– Defending her legacy and perhaps protecting her future, US Secretary of State Hillary Clinton faced congressional committees over the killing of the US ambassador to Libya, with a performance that was at times fraught, at times angry, but always commanding.
The nation’s chief diplomat – strongly rumoured to harbour presidential ambitions – has been targeted by Republican critics since the raid on the US consulate in Benghazi that killed four Americans, including the ambassador, Chris Stevens.
It has been alleged that Mrs Clinton sought to cover up the assault as a response to an anti-Islamic film rather than the terrorist attack it later proved to be, in order to reassure voters during last year’s presidential election that al-Qaeda had been largely defeated; and that her state department failed to properly protect its diplomats. Some had even accused her of faking her recent illness to avoid testifying to the committees.
In a statement before the Senate Foreign Relations Committee began on Wednesday morning, Mrs Clinton declared remorse over the deaths and assumed full responsibility for them, struggling not to cry as she described standing by the President as their coffins were repatriated.
At first the questions were determinedly respectful, with even Republican senators prefacing questions by commenting on Mrs Clinton’s remarkable term as Secretary of State.
But Mrs Clinton allowed her anger to show during questioning from Senator Ron Johnson, who asked why she or her staff had not immediately called survivors to ask whether a protest had preceded the assault. Mrs Clinton replied that she did not want to interfere with the FBI investigation.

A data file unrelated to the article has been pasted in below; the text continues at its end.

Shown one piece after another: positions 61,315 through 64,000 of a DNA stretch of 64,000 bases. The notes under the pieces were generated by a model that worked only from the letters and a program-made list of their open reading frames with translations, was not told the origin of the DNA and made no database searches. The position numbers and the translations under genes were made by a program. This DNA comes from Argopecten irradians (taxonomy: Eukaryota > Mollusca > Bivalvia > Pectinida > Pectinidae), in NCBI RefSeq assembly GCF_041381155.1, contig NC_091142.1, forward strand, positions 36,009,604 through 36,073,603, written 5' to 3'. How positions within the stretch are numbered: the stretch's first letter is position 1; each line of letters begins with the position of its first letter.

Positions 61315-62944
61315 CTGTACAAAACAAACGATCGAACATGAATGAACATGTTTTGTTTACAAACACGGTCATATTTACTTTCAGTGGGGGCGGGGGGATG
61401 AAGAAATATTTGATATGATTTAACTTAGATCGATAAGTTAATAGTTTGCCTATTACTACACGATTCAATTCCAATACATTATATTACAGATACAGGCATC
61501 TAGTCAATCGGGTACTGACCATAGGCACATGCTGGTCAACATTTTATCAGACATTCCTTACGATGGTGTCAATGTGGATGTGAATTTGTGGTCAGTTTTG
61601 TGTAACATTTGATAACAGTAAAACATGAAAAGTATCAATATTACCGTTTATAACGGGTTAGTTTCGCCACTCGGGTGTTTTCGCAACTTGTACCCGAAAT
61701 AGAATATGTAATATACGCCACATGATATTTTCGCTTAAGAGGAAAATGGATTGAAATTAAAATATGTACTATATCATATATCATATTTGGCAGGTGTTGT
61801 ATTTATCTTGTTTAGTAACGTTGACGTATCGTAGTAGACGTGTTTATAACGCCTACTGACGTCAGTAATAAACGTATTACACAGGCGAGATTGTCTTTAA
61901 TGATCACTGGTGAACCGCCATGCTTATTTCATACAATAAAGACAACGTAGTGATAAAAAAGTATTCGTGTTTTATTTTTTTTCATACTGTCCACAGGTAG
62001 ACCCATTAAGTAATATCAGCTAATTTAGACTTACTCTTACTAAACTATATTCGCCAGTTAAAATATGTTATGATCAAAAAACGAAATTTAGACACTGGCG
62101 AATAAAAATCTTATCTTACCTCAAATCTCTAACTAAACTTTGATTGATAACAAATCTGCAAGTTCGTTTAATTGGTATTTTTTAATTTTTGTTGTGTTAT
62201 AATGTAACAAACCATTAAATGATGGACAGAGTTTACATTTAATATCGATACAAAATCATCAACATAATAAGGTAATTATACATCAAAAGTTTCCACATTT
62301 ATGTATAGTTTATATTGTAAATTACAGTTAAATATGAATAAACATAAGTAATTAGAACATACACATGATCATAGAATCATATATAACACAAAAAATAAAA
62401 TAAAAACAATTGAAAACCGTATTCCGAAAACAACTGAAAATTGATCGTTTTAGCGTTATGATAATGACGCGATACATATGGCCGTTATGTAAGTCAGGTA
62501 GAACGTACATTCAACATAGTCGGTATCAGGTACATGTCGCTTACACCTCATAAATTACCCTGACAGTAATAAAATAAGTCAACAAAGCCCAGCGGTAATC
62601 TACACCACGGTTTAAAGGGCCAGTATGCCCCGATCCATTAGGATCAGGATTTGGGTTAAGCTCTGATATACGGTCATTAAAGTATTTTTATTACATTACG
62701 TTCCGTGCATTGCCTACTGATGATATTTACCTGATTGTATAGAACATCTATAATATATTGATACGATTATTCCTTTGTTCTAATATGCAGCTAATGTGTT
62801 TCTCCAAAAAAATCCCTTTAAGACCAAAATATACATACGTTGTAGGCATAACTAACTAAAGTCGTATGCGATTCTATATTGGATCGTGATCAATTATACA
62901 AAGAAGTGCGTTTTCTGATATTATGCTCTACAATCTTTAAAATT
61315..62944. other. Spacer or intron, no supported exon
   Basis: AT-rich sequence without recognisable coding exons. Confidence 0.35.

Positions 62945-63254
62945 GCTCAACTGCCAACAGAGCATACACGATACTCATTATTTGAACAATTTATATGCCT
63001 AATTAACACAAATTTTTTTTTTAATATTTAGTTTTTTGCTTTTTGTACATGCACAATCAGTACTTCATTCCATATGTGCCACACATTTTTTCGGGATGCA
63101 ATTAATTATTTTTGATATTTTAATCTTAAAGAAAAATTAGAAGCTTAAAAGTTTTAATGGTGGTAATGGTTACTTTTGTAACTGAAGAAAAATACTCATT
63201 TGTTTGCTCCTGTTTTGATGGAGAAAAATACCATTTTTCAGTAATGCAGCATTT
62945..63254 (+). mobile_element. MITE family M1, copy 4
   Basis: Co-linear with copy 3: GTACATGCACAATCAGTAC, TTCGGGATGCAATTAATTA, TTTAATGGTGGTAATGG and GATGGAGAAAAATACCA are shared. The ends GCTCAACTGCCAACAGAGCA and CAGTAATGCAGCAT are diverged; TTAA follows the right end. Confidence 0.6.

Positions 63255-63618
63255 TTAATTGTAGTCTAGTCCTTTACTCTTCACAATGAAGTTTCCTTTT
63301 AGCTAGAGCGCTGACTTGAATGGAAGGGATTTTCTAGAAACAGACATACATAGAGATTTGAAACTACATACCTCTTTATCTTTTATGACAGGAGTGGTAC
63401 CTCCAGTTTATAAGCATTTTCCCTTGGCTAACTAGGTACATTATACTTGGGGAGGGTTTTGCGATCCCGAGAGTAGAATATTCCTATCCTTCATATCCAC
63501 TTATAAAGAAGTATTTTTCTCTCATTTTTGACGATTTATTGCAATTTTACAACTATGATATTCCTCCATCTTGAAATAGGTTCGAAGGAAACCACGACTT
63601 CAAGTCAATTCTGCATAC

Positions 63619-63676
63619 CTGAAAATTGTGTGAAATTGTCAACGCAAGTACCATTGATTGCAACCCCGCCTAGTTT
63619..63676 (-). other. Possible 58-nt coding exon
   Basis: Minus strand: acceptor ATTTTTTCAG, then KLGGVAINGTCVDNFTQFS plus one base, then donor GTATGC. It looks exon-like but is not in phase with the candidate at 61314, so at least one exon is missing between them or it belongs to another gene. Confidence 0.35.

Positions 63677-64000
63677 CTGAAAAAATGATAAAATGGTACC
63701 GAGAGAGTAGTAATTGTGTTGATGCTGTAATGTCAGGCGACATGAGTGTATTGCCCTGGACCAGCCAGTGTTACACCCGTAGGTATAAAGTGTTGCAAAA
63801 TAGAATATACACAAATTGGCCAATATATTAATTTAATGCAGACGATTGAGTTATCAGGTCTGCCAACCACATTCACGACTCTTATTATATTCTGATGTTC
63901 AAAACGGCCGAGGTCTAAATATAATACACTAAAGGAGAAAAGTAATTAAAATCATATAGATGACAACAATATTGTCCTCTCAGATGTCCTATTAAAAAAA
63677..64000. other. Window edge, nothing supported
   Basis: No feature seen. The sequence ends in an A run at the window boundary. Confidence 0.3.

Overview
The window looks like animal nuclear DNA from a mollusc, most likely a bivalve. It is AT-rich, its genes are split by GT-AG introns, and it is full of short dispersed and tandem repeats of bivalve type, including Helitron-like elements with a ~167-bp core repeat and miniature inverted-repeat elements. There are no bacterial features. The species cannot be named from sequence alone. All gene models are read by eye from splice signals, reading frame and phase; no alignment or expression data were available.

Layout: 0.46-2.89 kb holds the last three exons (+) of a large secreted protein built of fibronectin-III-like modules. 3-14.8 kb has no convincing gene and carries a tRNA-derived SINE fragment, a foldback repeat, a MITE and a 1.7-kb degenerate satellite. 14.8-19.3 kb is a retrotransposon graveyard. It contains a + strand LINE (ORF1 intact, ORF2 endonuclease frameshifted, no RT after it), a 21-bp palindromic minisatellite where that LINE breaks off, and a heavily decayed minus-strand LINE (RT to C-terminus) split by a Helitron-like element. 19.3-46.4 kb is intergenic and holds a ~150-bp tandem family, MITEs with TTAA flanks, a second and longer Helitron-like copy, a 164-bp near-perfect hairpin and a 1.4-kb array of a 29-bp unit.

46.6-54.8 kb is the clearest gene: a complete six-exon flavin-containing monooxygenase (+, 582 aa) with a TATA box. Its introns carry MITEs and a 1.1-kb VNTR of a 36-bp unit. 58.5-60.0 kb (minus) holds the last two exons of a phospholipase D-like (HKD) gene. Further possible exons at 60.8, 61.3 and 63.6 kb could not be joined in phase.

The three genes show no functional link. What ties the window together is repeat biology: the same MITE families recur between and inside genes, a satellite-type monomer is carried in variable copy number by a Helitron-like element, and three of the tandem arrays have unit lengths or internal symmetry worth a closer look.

Senator Johnson suggested this was an excuse and the two spoke over one another with raised voices until he retreated under her anger.
“With all due respect, the fact is we had four dead Americans,” she said. “Was it because of a protest or was it because of guys out for a walk one night who decided they’d go kill some Americans? What difference, at this point, does it make?
“It is, from my perspective, less important today looking backward as to why these militants decided they did it than to find them and bring them to justice,” she said.
Senator Johnson withdrew.
Senator John McCain accused the State Department under Mrs Clinton of failing to provide Libya with the support needed to train its own forces, and said an attack of the sort that killed the Americans should have been foreseen. She disagreed.
Senator Rand Paul, the son of the Republican candidate Ron Paul, who is rumoured to have to take over his father’s political machine for the 2016 race, took Mrs Clinton to task. “I’m glad your accepting responsibility. I think that ultimately with your leaving, you accept the culpability for the worst tragedy since 9/11, and I really mean that. Had I been president at the time…I would have relieved you of your post. I think it’s inexcusable,” he said.
During his lengthy question, Mrs Clinton variously cupped her chin in her hand, smiled or shuffled papers, occasionally glancing his way over her glasses. When he finished she remained unruffled and replied: “I believe in taking responsibility, and I have done so.”
Later in the day, Mrs Clinton addressed the House committee, which began by rejecting an independent review that found fault for the attack lay at assistant secretary level. It is not clear if the incident will blemish what is regarded in Washington as an otherwise highly successful term in the role, although a recent “Washington Post” poll found her credibility at 67% – a career high – and roughly double the the popularity of congressional Republicans – Nick O’Malley